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Channel Surfing: Whedon Talks "Dollhouse" Season Two, "My Name is Earl" Officially Dead, Middleton Talks "Sarah Connor," and More

Welcome to your Friday morning television briefing.

Wondering what Joss Whedon has in store for Season Two of Dollhouse, which returns to FOX this fall? Entertainment Weekly's Mandi Bierly caught up with the Dollhouse creator to find out what to expect. "About two hours after starting to talk to the writers about story, I was back with such a vengeance, and so energized and so pumped because we really understand the show now," said Whedon. "We understand what works, and what didn't work so well or what we weren't so thrilled about. We don't have the onus of trying to be a big hit sitting on our shoulders. We can just be ourselves. And so the stories we're breaking are pure, and exciting, and everybody's on-board in the room, and it's never flowed better." Look for Echo to use that final word of Season One as a springboard for her second season mission. ""Echo wants to find not just Caroline, but what's going on behind everything," said Whedon. "She doesn't have all of the skills. [Laughs] But she does have this weird super power of becoming a different person all the time, so she might start using that more specifically to find out who Caroline was and what happened to her and why this place exists." (Entertainment Weekly's PopWatch)

My Name is Earl has officially been killed, following talks between studio 20th Century Fox Television and cabler TBS about picking up new installments of the comedy series. The studio released a statement yesterday that talks between the two sides had broken off after they were unable to reach an agreement. "While we had hoped to find a way to produce additional episodes for TBS, in the final analysis we simply could not make the economics work without seriously undermining the artistic integrity of the series," said the studio in a statement. "As none of us, [creator Greg Garcia] included, want the show to go out on anything but a high note, we regret that we must put to rest any speculation that Earl will continue." (Variety)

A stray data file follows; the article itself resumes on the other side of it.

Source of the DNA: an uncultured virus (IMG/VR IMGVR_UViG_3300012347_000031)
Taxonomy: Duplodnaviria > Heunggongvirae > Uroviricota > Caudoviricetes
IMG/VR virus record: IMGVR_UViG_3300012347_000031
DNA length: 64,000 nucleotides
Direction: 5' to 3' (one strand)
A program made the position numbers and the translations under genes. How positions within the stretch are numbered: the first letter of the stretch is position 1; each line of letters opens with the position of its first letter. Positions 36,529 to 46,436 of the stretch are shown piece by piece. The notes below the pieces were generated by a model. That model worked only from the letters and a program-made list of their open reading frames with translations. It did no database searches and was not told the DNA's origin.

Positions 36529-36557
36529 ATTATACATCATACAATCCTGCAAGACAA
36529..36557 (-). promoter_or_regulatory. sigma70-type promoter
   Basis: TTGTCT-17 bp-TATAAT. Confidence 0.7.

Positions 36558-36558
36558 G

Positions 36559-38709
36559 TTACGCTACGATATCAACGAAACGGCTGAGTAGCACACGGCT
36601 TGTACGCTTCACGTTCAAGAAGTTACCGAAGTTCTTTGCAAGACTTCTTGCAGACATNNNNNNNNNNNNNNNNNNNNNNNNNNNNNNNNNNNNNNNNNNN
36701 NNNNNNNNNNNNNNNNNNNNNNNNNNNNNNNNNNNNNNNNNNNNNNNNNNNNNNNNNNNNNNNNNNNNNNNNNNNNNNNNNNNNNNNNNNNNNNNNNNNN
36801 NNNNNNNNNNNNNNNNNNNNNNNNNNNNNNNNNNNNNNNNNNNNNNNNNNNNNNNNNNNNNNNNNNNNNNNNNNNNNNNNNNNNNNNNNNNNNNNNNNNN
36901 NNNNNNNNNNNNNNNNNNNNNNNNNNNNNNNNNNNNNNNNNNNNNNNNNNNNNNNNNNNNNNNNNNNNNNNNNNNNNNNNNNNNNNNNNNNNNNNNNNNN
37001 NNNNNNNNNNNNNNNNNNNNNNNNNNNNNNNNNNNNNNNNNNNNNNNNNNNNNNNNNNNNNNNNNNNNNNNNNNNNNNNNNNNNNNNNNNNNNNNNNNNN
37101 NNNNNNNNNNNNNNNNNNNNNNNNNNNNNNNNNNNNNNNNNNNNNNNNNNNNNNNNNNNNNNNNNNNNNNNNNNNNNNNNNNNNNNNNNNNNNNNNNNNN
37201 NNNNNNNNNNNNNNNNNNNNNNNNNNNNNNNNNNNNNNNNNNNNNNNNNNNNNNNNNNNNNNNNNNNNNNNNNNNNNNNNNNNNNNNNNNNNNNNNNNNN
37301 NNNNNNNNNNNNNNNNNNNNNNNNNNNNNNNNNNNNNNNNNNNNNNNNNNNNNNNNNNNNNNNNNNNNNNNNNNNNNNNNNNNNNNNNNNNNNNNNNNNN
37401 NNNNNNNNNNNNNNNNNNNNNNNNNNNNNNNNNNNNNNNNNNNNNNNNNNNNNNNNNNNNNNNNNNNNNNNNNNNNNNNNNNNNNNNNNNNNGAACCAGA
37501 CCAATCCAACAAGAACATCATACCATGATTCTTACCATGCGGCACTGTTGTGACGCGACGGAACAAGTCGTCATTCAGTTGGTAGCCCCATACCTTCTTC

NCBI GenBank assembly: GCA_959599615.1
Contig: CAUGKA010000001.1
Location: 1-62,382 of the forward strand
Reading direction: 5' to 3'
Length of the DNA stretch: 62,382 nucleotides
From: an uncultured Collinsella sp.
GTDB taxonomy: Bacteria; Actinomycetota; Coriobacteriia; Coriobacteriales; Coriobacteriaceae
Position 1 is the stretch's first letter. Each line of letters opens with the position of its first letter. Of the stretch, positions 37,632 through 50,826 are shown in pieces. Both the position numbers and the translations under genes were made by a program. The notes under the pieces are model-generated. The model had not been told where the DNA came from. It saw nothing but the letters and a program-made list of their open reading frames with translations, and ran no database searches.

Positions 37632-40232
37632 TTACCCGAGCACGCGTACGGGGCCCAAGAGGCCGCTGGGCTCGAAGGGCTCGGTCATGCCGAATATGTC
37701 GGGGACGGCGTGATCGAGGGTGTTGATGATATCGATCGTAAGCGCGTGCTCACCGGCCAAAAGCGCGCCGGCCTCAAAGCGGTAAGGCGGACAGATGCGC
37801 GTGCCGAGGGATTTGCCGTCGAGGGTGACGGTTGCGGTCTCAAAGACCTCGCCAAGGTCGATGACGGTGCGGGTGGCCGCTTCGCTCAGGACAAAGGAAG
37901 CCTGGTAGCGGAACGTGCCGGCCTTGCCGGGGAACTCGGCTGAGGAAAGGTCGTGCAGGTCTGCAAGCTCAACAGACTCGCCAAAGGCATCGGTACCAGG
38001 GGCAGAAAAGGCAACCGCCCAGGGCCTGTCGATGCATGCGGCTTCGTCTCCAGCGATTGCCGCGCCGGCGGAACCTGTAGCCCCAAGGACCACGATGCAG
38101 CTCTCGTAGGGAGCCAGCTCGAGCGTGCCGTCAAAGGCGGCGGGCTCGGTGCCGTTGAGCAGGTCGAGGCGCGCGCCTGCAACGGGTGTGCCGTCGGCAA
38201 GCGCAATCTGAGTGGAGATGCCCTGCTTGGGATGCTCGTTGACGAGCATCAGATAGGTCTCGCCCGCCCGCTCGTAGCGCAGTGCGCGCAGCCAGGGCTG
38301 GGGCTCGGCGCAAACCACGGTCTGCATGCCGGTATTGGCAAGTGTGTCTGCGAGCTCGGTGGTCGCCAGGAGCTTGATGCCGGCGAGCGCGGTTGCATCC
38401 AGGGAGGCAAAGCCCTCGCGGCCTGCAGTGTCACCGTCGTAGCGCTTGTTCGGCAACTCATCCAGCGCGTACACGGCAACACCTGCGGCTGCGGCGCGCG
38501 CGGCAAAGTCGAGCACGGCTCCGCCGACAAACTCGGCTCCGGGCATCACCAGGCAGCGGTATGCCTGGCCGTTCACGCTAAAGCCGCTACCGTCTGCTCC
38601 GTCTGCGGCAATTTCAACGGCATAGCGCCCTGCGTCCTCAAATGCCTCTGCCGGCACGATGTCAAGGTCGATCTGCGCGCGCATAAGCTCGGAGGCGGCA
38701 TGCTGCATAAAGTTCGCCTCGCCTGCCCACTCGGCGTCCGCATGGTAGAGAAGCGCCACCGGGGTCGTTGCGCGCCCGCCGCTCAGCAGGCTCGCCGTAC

SCI FI Wire catches up with James Middleton, the executive producer of FOX's canceled Terminator: The Sarah Connor Chronicles to find out what would have happened in the series' third season, had it continued. "By jumping into this future, [John] has erased his existence in a certain way, and we see that. We see that nobody recognizes him," said Middleton. "We would have to have explored that if we did get a third season. If we had gotten a third season, I should say, we definitely would have explored what it all meant, but I think there's a great moment where we see Allison [Summer Glau], and John's look to her is very meaningful. I think that also would have been a great thing in terms of dramatic potential. Like I said, the show has ended, and it would all be speculation, and I really don't want to raise anybody's expectations." (SCI FI Wire)

Eric Roberts has joined the cast of Starz drama Crash, where he will play "an entrepreneur hoping to bring a professional football team to L.A." Other new cast members for Season Two, which launches on September 18th, include Dana Ashbrook (yes, Twin Peaks' Bobby Briggs himself!), Linda Park, Jake McLaughlin, Tess Harper, and Julie Warner. (Variety)